Mobile home park renters are looking for alternatives

Forks’ mobile home park tenants, who will see their rents nearly triple next year, will likely have the opportunity to address Clallam County Commissioners at their next regularly scheduled meeting.

Clamam County Commissioner Bill Beach, who represents the West End, attended a meeting of rainforest residents on Saturday to hear their concerns, and said Thursday he would report on them to fellow commissioners Mark Uzias and Randy Johnson on Tuesday. This issue is not on the agenda for a business meeting on Monday or a business meeting on Tuesday.

Don Tucker of Property Manager, LLC in Sequim, owner of Rain Forest Mobile Home Park, alerted tenants of the 29-space property in February that their monthly rent of $350 would rise to $1,000 in March 2023. Tenants say the increase is not so beyond What most can afford, but seems to be intentionally high to get them to leave.

Tereasa Staley plans to be at the commissioners’ meeting on Tuesday. “We’d love to stop him (Tucker) from doing what he’s doing, but that’s not going to happen,” said Staley, who lives in the Rain Forest with her disabled mother and sister.

In an email, Tucker said the increase is necessary because he owes $24,000 in late rent. Besides the delayed repairs, he said the current situation in the Rain Forest is unsustainable.

“The rent increase is a combination of forcing the park to take on excessive overdue balances that require a higher level of staffing for routine management, inflation of all costs including improvement and maintenance, and an overall increase in the cost of housing in general,” Tucker said.

“A large proportion of the park’s renters are unable to pay $350 rent, and certainly unable to maintain their homes,” he added. I’d rather the park be partly empty than full of the residents I’ve been forced to support.

Tucker blamed the park’s decline on a statewide moratorium on eviction enacted in March 2020, which shielded tenants unable to pay their rent due to financial hardship, and left landlords without resorting to collecting unpaid rent or freeing rental units.

“It has become a little bit eye-opening for these residents and tourists of the Forks who pass every day,” Tucker said of Rain Forest.

Tucker did not respond to a question asking why he did not seek to evict or work with tenants who did not pay or are late in paying their rent after the moratorium expired on October 31 last year.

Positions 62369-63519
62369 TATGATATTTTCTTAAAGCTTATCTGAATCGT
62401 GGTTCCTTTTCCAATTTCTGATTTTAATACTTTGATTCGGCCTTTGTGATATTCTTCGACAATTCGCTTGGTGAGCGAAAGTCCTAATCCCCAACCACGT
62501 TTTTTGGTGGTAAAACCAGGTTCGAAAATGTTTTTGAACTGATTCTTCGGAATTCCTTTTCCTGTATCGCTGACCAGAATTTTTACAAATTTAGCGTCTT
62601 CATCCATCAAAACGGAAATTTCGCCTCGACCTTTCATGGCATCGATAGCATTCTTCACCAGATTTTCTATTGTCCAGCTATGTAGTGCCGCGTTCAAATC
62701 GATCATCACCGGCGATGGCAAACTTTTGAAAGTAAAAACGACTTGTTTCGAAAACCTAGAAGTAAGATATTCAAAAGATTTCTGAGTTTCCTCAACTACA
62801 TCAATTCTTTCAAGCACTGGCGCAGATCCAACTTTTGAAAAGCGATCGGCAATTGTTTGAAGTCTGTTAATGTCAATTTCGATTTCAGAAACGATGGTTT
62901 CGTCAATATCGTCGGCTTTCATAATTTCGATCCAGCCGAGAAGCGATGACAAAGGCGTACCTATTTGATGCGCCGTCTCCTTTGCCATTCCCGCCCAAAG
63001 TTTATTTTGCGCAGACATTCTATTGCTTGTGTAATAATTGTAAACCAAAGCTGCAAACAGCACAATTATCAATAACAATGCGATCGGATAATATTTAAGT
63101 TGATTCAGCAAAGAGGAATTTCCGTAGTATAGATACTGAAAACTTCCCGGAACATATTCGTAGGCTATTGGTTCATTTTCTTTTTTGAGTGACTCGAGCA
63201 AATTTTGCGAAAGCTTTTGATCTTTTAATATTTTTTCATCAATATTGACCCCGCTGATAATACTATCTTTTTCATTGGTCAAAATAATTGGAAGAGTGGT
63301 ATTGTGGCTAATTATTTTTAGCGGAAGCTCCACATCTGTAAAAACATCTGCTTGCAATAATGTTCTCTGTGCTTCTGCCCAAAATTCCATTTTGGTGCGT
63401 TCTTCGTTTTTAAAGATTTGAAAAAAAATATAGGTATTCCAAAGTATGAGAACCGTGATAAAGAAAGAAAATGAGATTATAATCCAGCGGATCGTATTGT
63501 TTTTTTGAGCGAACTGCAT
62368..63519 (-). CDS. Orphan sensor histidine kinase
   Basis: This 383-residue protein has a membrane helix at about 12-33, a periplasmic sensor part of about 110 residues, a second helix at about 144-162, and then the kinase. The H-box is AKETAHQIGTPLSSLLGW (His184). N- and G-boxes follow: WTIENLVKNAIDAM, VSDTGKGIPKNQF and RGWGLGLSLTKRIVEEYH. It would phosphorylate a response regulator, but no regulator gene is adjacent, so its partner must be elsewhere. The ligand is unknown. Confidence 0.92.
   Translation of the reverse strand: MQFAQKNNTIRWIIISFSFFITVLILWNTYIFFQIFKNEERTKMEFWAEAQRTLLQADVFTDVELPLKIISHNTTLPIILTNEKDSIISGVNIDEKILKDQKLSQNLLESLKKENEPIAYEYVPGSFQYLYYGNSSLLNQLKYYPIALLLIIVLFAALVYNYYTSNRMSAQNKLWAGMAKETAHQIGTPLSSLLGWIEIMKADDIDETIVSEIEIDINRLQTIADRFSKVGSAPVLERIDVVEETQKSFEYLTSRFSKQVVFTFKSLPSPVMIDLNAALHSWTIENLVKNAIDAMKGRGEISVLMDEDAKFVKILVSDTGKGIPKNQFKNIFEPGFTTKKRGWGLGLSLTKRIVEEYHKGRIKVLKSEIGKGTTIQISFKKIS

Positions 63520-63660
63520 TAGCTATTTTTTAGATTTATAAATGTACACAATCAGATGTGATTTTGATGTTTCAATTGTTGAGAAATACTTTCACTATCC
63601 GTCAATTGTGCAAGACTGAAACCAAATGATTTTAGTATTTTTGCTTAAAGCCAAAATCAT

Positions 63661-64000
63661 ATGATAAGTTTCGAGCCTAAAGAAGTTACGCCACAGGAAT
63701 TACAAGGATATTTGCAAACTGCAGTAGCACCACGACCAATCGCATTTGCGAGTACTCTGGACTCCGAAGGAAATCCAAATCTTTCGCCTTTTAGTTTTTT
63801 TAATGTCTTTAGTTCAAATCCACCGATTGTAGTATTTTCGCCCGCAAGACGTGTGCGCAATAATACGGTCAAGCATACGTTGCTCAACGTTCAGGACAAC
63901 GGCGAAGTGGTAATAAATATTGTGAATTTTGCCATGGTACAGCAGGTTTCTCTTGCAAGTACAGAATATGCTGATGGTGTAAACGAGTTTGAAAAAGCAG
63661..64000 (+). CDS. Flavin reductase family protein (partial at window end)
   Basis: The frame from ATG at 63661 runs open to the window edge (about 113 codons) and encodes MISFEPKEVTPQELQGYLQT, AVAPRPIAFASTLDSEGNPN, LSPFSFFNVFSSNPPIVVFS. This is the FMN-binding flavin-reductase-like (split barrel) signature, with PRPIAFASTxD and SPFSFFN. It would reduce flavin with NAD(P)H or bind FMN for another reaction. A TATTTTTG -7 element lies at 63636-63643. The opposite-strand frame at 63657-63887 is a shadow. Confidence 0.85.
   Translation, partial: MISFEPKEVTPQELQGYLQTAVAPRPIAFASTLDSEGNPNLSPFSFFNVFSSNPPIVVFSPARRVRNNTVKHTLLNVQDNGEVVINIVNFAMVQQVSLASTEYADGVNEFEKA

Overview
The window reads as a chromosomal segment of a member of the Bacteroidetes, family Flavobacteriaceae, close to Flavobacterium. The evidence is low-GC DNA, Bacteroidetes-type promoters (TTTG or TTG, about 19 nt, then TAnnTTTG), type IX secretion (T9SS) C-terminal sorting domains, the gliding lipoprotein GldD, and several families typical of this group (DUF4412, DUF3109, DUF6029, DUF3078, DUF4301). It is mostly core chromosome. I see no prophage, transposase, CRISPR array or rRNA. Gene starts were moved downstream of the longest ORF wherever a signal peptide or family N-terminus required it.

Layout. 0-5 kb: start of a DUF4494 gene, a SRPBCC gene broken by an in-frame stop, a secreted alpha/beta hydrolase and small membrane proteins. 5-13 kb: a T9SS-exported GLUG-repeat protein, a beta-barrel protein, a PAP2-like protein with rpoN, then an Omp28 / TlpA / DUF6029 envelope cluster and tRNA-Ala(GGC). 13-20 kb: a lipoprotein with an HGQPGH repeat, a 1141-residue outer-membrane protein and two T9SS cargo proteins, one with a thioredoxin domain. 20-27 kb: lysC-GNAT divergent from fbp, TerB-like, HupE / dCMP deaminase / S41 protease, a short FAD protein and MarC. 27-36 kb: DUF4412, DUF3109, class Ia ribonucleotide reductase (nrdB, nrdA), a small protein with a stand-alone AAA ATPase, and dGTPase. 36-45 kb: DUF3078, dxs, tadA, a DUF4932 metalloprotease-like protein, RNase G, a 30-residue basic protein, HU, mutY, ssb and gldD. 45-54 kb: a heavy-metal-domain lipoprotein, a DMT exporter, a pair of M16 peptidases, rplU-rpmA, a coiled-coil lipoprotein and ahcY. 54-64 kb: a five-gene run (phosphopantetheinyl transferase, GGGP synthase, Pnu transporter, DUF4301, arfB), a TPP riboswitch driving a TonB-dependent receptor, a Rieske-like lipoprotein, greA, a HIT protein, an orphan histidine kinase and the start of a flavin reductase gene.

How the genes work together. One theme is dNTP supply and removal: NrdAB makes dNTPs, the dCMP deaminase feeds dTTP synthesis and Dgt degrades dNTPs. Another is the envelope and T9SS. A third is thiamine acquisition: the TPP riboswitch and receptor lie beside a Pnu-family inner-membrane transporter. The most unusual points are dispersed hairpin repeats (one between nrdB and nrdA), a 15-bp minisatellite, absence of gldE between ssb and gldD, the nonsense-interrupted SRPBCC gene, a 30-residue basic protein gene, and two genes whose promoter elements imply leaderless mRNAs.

Moving is not imminent. Tucker gave Rain Forest tenants 12 months’ notice of the rent increase, much longer than the 90 days he was required to do under state law.

Forks Mobile Home Park and Castle Rock Mobile Home Park in Forks have vacancies and are ready to accept Rain Forest residents.

Forks Mobile Home Park offers Rain Forest residents $5,000 cash for moving expenses, plus six months of free rent, after which they’ll pay $400 per month.

“We actually spoke with Don before[the rent increase]came into effect, so he was trying to be somewhat proactive in making sure the tenants had a choice,” said Nick Cibula, director of the community management group, which also owns and operates Forks Mobile Home Park. to 14 mobile homes and RV properties in the Northwest.

However, there are hurdles. Neither Forks nor Castle Rock Mobile Home Park allow dogs over 50 pounds, which means Rain Forest tenants like Jerry and Dee Janssen cannot bring two Labrador retrievers, Ash and Loacie, “like their children,” Jerry said.

Even with relocation assistance, moving a dual-width mobile home can cost around $10,000, said Mark Soderlind, who owns Marietta Mobile Home Courts at Forks.

“The crew will take it apart and put it back together, but that’s it,” Soderlind said. “You have to do all the other things, like bring the skirt back and put the steps back. And it all has to do with the county code.”

Figure into disconnecting and reconnecting electrical, sewer and any needed repairs to the chassis and wheels before the mobile home is safe on the road and costs can add up quickly.

The Constructed/Mobile Home Resettlement Assistance Program in Washington State provides cash to relocate residents when they sell the land their mobile home is being sold on, but because Tucker is not selling his property, Rain Forest residents are ineligible.

Staley wants to see an end to Washington’s ban on rent control that would block the 187 percent increase that rainforest residents face. It has started an online petition at chng.it/rpGZkk5v to repeal the laws that prevent cities (RCW 35.21.830) and counties (RCW 36.01.130) from implementing and enforcing rent controls that have been in place since 1981.

An attractive solution but in the more distant future may involve tenants purchasing the land and creating a collaborative mobile home community where they can own and manage the property themselves.

However, high start-up costs make such projects very challenging, said Victoria O’Banion, a marketing and acquisitions specialist at the Northwest Center for Cooperative Development, which helps manufactured and mobile homeowners form cooperatives.

“Unless you have a million dollars, it’s practically impossible,” O’Banion said.

Paul Hunt is a freelance writer and Photographer living in Port Angeles.

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